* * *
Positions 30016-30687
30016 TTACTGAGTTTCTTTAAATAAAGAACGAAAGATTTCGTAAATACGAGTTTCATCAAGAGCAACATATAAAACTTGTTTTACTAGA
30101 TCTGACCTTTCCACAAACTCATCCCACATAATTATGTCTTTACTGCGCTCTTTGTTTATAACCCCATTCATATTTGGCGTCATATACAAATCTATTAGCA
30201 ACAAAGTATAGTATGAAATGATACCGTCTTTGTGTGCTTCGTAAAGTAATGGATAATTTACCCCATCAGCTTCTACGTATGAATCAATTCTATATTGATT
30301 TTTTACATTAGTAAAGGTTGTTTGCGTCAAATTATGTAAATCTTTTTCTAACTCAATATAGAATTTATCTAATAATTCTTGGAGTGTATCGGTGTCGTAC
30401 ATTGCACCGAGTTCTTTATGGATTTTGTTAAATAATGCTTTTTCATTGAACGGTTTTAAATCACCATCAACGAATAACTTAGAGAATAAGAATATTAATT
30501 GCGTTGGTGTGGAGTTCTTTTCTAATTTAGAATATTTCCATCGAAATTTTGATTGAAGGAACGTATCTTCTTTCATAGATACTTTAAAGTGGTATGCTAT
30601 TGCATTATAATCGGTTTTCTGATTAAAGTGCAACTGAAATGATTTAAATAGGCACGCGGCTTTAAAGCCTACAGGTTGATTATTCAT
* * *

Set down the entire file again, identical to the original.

Positions 30016-30687
30016 TTACTGAGTTTCTTTAAATAAAGAACGAAAGATTTCGTAAATACGAGTTTCATCAAGAGCAACATATAAAACTTGTTTTACTAGA
30101 TCTGACCTTTCCACAAACTCATCCCACATAATTATGTCTTTACTGCGCTCTTTGTTTATAACCCCATTCATATTTGGCGTCATATACAAATCTATTAGCA
30201 ACAAAGTATAGTATGAAATGATACCGTCTTTGTGTGCTTCGTAAAGTAATGGATAATTTACCCCATCAGCTTCTACGTATGAATCAATTCTATATTGATT
30301 TTTTACATTAGTAAAGGTTGTTTGCGTCAAATTATGTAAATCTTTTTCTAACTCAATATAGAATTTATCTAATAATTCTTGGAGTGTATCGGTGTCGTAC
30401 ATTGCACCGAGTTCTTTATGGATTTTGTTAAATAATGCTTTTTCATTGAACGGTTTTAAATCACCATCAACGAATAACTTAGAGAATAAGAATATTAATT
30501 GCGTTGGTGTGGAGTTCTTTTCTAATTTAGAATATTTCCATCGAAATTTTGATTGAAGGAACGTATCTTCTTTCATAGATACTTTAAAGTGGTATGCTAT
30601 TGCATTATAATCGGTTTTCTGATTAAAGTGCAACTGAAATGATTTAAATAGGCACGCGGCTTTAAAGCCTACAGGTTGATTATTCAT